November 20 – Happy Birthday, Benoit Mandelbrot

Posted on November 20, 2013

A “theory of roughness” in nature;
.....a new sort of geometry to explain “random” and chaotic phenomena;
............a complicated life.

Benoit Mandelbrot was from a Jewish Lithuanian family, but he was born in Poland. As a child, his family fled from the Nazis to Paris, where they stayed with an uncle who was a mathematician. Mandelbrot was pretty sure that his uncle saved their lives, and we can be pretty sure that his uncle also influenced Mandelbrot's interest in mathematics.

After World War II, Mandelbrot lived in France and in the U.S. He had dual citizenship, he attended and earned degrees from universities in both countries, and he held positions in institutes and universities in both countries. I guess that makes him a Polish-born French-American man with Lithuanian roots!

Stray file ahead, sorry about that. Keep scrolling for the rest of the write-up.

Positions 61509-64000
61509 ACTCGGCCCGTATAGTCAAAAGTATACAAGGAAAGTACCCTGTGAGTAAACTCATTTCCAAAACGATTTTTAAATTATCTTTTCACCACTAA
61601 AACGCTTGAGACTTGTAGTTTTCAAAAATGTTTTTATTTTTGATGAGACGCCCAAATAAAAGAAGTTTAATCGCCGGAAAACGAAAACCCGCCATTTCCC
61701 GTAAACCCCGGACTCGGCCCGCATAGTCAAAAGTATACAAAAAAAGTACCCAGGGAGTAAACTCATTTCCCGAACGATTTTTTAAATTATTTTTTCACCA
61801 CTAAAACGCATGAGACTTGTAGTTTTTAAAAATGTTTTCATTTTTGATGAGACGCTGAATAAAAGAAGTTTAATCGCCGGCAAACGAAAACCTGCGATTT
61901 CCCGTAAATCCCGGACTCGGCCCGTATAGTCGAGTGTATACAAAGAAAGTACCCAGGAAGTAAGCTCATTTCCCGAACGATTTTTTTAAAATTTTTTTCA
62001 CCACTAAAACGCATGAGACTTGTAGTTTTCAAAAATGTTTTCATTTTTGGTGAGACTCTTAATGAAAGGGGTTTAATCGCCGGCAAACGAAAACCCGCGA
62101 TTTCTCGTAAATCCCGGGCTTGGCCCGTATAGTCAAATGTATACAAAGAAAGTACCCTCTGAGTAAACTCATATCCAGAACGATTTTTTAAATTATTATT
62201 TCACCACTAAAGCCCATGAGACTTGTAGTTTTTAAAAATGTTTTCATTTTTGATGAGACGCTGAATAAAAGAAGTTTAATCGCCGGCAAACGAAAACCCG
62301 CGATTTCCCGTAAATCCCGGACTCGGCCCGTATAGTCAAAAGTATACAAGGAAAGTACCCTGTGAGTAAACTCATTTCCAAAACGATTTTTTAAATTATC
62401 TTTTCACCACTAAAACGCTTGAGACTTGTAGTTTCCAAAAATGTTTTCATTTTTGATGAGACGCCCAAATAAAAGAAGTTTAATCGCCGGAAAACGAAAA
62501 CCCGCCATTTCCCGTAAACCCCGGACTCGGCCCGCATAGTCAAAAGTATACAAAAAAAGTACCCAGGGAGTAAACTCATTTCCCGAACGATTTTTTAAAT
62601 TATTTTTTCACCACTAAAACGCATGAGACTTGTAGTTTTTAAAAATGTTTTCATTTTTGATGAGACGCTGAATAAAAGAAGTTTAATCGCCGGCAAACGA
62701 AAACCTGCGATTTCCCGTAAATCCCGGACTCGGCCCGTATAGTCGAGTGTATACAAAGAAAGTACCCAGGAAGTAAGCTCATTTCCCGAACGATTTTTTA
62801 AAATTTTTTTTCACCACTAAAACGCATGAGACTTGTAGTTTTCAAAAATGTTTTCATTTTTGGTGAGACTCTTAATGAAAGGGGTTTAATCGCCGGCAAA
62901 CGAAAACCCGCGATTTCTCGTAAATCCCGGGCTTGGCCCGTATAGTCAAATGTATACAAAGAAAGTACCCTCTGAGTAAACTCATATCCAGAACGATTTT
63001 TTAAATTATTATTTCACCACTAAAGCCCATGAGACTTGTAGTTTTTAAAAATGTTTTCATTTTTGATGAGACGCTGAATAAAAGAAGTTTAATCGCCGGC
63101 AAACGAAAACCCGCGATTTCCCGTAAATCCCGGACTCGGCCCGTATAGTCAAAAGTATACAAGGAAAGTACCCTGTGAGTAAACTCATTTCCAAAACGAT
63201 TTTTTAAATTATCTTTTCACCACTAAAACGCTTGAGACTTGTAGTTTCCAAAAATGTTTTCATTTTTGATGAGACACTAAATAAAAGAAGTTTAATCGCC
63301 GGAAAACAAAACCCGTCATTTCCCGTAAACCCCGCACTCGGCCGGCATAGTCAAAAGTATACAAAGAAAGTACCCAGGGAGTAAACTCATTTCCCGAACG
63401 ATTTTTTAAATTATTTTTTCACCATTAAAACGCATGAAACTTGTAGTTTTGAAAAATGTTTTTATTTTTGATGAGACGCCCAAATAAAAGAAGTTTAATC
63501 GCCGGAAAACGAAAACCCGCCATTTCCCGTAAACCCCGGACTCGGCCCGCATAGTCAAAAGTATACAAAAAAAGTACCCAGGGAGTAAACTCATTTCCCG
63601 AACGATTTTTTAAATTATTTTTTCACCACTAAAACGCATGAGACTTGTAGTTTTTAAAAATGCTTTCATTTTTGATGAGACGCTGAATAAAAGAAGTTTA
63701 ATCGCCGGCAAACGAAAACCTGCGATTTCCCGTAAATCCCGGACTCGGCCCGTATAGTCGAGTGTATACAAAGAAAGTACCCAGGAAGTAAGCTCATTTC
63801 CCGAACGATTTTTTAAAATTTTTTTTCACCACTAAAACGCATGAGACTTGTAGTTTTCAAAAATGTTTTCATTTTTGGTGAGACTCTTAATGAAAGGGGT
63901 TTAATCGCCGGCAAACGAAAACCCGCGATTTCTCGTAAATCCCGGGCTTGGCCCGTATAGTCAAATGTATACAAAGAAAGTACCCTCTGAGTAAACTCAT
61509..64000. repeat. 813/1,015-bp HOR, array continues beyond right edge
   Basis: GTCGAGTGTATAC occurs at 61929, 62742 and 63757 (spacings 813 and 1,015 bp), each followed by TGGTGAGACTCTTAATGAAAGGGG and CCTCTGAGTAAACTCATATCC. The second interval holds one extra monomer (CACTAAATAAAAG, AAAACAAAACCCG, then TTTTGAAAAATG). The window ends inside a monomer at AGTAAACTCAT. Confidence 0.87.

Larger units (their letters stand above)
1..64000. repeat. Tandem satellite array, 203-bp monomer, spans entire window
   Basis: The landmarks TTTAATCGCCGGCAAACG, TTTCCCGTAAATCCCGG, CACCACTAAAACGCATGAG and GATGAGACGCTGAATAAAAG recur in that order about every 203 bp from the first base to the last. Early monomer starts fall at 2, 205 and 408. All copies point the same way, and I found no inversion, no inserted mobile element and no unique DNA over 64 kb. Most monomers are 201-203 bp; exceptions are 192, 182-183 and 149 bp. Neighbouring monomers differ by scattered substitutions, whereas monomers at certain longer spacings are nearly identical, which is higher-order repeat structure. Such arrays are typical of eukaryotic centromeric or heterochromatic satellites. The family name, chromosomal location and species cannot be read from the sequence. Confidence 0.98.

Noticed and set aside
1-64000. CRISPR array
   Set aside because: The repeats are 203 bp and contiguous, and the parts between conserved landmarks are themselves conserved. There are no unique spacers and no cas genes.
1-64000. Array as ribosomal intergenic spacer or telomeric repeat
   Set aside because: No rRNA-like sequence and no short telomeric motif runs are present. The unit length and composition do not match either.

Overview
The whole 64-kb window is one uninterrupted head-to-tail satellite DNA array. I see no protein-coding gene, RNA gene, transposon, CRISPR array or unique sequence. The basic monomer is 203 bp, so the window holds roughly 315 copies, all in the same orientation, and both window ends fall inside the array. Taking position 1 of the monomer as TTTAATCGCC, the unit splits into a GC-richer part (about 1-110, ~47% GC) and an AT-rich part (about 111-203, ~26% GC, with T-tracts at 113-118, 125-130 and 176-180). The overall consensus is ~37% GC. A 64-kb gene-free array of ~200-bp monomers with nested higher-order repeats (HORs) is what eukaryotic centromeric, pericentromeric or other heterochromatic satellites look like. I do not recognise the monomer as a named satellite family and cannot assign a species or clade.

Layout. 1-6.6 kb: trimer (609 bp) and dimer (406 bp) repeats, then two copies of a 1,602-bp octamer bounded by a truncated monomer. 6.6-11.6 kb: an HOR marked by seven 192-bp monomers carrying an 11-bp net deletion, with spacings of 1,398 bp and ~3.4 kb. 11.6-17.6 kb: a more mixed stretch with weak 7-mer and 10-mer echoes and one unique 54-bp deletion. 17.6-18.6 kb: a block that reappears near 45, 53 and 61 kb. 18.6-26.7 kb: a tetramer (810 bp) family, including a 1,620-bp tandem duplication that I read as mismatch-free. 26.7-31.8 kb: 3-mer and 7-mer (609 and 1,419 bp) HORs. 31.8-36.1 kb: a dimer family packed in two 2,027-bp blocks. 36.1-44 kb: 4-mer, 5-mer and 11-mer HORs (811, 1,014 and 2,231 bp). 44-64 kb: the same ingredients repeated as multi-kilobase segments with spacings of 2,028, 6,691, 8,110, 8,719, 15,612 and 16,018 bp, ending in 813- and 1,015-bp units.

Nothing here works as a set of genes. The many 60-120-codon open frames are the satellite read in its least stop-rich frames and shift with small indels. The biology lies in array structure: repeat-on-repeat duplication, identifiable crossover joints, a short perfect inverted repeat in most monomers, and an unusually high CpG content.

I don't know if that distinctly non-settled sort of life led to Mandelbrot studying complex shapes in nature, but he ended up developing an entirely new sort of geometry: fractal geometry.

What is a fractal?

A fractal is a curve or figure that has a self-similar pattern at every scale. For example, a snowflake has a beautifully symmetrical but complex shape. If you zoom in on any one part of the snowflake, you will see details that have similar angles and symmetries to those seen in the whole snowflake. Zoom in farther, and you will see even more complexities and details that are again similar to the whole.

Self-similarity and complexity can be seen in many different places in nature, such as eroded coastlines, clouds, crystals, or galaxies.

  • I love me some fractals! I have pulled together a bunch more fractal links and even an idea or two for fractal crafts on a Fractal Pinterest board.

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